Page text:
To disable ARC in these files I added the flag “-fno-objc-arc” in the column “compiler flags” under “Build phases” tab (related to my target).
I then did a small refactor by marking NSError pointer as “autoreleasing”:

NSError *__autoreleasing error = nil;

This is in fact a little optimization trick, that avoid the creation of an extra temporary variable by the compiler. (read more here).

I also marked all readonly properties as “strong” and removed the “__unsafe_unretained” placed by Xcode.

…that’s all folks… all works pretty well, the code is shorten and cleaner and I’m satisfied :)

Getting right UIImage and CGImage pixel size according to device display (retina or not)

I just fixed an issue related to the wrong display of an UIImageView in my (never ending WIP) app. The problem is that starting with iOS 4 and with the introduction of retina display in iPhone 4, the attribute “size” does not return the real pixel dimensions but points. So on a retina display device an image of 100×100 pixel will return a size of 200×200 (values are doubled). Theoretically there is an helpful attribute “scale” that should return a float value representing the adopted scale (2.0f for retina display, 1.0f for other).
Unfortunately, in my case it returns always 1, both for the iOS simulator than the real device (iPhone 4 with iOS 5), and my images are rendered incorrectly.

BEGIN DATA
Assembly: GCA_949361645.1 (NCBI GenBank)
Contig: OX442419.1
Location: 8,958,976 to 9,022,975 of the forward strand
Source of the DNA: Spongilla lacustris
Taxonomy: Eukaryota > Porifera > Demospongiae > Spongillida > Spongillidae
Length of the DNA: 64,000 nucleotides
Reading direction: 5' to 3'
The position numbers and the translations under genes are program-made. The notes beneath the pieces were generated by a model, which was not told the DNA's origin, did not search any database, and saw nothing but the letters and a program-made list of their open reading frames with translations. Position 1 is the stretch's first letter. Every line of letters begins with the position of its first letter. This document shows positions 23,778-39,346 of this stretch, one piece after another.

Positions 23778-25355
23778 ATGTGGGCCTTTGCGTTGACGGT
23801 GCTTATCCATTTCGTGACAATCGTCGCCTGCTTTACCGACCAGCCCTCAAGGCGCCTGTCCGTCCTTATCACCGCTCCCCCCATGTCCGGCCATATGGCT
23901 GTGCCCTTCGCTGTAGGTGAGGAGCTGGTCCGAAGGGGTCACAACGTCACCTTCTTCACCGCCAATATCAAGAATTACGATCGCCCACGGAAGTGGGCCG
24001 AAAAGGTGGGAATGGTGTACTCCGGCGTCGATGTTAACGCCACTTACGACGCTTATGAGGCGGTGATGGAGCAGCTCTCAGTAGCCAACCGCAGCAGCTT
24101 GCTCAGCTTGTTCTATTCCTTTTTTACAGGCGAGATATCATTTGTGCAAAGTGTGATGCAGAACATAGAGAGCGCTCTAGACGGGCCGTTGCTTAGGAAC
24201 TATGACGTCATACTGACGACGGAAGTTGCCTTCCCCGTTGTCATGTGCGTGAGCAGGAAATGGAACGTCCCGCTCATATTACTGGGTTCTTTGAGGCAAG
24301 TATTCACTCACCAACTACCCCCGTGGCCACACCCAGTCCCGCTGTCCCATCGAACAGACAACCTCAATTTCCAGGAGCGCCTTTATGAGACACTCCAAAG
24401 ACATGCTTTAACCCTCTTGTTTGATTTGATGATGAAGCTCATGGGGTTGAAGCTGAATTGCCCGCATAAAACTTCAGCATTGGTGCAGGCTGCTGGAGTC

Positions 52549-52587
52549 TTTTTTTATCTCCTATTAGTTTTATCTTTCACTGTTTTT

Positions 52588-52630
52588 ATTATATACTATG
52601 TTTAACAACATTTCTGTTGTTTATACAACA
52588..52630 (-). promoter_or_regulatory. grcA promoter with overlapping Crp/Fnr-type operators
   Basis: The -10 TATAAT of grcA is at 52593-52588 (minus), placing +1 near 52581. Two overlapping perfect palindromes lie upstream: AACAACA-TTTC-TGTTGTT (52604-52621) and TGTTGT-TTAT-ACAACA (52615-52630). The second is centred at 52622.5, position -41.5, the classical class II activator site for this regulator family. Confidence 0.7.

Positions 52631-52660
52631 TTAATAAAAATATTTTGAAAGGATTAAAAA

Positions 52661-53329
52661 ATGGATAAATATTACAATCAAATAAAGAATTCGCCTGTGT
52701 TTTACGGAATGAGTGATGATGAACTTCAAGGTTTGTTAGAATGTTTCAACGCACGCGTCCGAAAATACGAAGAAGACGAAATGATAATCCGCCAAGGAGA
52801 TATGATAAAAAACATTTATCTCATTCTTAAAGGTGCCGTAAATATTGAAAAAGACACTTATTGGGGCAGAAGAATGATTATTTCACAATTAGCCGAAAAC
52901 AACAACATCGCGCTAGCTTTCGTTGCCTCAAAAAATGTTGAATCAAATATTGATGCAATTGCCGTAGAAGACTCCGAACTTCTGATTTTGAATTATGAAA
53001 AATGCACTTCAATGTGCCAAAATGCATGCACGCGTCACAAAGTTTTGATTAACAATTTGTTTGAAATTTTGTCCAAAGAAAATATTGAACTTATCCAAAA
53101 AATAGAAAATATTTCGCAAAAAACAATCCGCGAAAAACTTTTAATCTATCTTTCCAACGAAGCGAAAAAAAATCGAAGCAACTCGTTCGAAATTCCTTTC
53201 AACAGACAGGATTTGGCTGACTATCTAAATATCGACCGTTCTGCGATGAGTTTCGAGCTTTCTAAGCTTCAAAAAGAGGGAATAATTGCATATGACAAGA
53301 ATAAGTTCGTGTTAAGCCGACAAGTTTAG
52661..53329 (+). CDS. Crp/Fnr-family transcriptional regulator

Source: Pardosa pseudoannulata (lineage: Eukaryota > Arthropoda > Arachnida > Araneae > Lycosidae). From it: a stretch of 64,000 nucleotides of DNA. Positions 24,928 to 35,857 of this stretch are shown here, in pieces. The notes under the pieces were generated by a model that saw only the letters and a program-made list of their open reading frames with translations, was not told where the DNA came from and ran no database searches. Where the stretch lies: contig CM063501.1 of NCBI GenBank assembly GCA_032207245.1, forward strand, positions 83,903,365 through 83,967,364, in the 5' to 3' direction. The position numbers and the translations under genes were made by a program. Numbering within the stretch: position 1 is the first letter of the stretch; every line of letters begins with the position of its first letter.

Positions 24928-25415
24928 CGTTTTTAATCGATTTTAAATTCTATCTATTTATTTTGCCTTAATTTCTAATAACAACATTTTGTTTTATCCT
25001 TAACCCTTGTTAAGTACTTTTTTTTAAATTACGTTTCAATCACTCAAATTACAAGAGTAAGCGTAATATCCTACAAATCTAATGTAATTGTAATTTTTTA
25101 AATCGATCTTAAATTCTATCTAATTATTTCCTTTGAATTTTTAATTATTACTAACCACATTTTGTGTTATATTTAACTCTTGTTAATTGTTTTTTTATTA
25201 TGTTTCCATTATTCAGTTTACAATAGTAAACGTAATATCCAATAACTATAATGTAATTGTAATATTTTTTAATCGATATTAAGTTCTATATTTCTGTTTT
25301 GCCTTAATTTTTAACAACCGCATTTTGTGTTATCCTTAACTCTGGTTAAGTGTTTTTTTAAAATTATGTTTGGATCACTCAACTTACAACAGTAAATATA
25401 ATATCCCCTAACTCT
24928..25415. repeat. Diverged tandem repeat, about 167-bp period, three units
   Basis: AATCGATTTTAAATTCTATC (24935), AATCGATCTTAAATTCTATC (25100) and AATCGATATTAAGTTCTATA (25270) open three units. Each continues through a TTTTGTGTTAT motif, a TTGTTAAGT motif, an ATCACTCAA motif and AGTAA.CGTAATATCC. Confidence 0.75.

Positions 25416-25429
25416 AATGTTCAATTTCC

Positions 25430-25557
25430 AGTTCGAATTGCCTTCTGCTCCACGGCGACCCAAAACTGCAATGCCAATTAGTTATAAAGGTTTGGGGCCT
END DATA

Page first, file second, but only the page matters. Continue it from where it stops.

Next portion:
After digging on Google (which as usual points me to my beloved Stackoverflow), I gathered several helpful informations that helped me solving the problem and inspired a few helpful precompiler macros :)
The scale value, which is essential to implement retina display-aware software can be retrieved using:

[[UIScreen mainScreen] scale];

So, I realized the following macros:

// return true if the device has a retina display, false otherwise
#define IS_RETINA_DISPLAY() [[UIScreen mainScreen] respondsToSelector:@selector(scale)] && [[UIScreen mainScreen] scale] == 2.0f

// return the scale value based on device's display (2 retina, 1 other)
#define DISPLAY_SCALE IS_RETINA_DISPLAY() ? 2.0f : 1.0f

// if the device has a retina display return the real scaled pixel size, otherwise the same size will be returned
#define PIXEL_SIZE(size) IS_RETINA_DISPLAY() ? CGSizeMake(size.width/2.0f, size.height/2.0f) : size

Then I used a little trick, to initialize an UIImage with the correct dimensions. Fundamentally I initialize an “helper image” first from which extract a CGImage in order to allocate a new UIImage using the initializer initWithCGImage:scale:orientation: (as scale I use the previous defined macro DISPLAY_SCALE).

UIImage *helperImage = [[UIImage alloc] initWithData:data];
UIImage *pic = [[UIImage alloc] initWithCGImage:helperImage.CGImage scale:DISPLAY_SCALE orientation:UIImageOrientationUp];